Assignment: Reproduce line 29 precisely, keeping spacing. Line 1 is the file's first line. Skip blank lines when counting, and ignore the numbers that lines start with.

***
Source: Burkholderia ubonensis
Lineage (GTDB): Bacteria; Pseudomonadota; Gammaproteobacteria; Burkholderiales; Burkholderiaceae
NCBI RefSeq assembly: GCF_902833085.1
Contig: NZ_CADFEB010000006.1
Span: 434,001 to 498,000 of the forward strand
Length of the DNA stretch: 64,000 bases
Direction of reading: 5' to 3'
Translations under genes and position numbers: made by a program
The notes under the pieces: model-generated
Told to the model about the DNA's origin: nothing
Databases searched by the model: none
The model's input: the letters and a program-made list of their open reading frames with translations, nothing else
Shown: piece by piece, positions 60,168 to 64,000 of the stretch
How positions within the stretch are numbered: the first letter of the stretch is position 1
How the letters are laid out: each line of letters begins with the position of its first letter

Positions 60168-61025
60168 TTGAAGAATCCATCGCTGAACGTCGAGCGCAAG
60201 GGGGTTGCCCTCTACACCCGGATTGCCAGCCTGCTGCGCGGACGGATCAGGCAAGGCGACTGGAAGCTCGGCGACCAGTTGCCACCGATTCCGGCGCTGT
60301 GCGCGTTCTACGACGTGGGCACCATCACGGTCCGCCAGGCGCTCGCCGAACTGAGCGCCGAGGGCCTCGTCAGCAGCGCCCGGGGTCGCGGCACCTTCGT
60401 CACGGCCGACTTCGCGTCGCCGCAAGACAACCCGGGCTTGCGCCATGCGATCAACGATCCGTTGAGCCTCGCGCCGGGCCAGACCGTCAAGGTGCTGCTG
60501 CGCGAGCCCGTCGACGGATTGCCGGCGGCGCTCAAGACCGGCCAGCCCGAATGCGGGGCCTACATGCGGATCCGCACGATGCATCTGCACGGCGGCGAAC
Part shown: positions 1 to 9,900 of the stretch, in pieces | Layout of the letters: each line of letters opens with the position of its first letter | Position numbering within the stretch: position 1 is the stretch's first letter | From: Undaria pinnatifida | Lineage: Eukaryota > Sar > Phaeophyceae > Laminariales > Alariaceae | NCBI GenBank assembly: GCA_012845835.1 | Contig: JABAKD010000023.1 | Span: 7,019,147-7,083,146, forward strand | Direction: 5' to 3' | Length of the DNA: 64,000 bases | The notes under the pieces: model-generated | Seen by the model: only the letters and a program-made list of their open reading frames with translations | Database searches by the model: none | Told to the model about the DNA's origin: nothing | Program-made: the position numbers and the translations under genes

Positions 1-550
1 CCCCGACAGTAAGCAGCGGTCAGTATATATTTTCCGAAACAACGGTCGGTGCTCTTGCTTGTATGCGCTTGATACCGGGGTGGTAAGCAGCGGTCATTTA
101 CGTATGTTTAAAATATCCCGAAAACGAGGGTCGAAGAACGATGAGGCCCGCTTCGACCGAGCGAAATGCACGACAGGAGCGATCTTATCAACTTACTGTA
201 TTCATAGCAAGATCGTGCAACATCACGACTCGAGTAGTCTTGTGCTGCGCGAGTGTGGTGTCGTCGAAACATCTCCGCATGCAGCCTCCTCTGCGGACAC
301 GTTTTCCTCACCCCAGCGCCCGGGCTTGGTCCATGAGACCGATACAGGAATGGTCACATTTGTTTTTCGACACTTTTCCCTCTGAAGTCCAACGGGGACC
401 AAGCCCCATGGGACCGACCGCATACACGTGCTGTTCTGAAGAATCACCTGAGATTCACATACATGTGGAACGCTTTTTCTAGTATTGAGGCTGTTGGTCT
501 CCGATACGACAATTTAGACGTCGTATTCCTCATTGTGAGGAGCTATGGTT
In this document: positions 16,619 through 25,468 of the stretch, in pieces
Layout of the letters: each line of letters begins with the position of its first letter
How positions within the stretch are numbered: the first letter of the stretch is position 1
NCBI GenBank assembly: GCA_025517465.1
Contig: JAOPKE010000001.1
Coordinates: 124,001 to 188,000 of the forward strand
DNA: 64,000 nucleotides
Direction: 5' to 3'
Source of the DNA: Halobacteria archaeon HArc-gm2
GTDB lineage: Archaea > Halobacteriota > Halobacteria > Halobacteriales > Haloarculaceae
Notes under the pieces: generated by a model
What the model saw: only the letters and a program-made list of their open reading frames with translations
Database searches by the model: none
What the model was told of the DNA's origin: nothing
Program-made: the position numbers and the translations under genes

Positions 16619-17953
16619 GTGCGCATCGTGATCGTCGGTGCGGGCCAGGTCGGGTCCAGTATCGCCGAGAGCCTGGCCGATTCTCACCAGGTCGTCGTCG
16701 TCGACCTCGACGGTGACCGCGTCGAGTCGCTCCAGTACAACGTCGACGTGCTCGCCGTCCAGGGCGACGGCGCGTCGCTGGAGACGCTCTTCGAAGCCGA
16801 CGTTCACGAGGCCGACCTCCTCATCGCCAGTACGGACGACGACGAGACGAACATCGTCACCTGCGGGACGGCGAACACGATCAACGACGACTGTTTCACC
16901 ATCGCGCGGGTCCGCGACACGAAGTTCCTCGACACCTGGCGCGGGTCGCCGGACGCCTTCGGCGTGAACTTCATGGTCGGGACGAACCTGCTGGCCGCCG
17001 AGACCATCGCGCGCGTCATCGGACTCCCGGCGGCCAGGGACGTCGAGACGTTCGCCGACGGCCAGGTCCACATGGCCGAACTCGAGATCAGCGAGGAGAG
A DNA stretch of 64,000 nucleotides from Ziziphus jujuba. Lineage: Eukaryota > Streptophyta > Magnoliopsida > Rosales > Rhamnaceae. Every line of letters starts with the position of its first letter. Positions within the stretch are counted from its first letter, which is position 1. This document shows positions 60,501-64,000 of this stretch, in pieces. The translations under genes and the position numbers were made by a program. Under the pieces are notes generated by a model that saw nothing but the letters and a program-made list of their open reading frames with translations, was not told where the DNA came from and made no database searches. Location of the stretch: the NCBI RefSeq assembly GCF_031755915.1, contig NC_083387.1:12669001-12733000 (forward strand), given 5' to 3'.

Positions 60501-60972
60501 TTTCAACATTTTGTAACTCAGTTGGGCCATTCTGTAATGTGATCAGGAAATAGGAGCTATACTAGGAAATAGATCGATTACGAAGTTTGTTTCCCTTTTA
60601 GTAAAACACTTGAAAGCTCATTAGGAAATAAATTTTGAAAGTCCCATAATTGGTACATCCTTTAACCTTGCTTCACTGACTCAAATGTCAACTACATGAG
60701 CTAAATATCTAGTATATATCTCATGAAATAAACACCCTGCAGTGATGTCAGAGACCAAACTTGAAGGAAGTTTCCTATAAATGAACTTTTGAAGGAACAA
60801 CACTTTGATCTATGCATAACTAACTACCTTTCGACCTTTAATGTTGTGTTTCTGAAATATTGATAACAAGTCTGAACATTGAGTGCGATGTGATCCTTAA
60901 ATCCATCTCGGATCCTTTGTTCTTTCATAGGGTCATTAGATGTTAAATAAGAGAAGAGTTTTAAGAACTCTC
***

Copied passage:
501 CCGATACGACAATTTAGACGTCGTATTCCTCATTGTGAGGAGCTATGGTT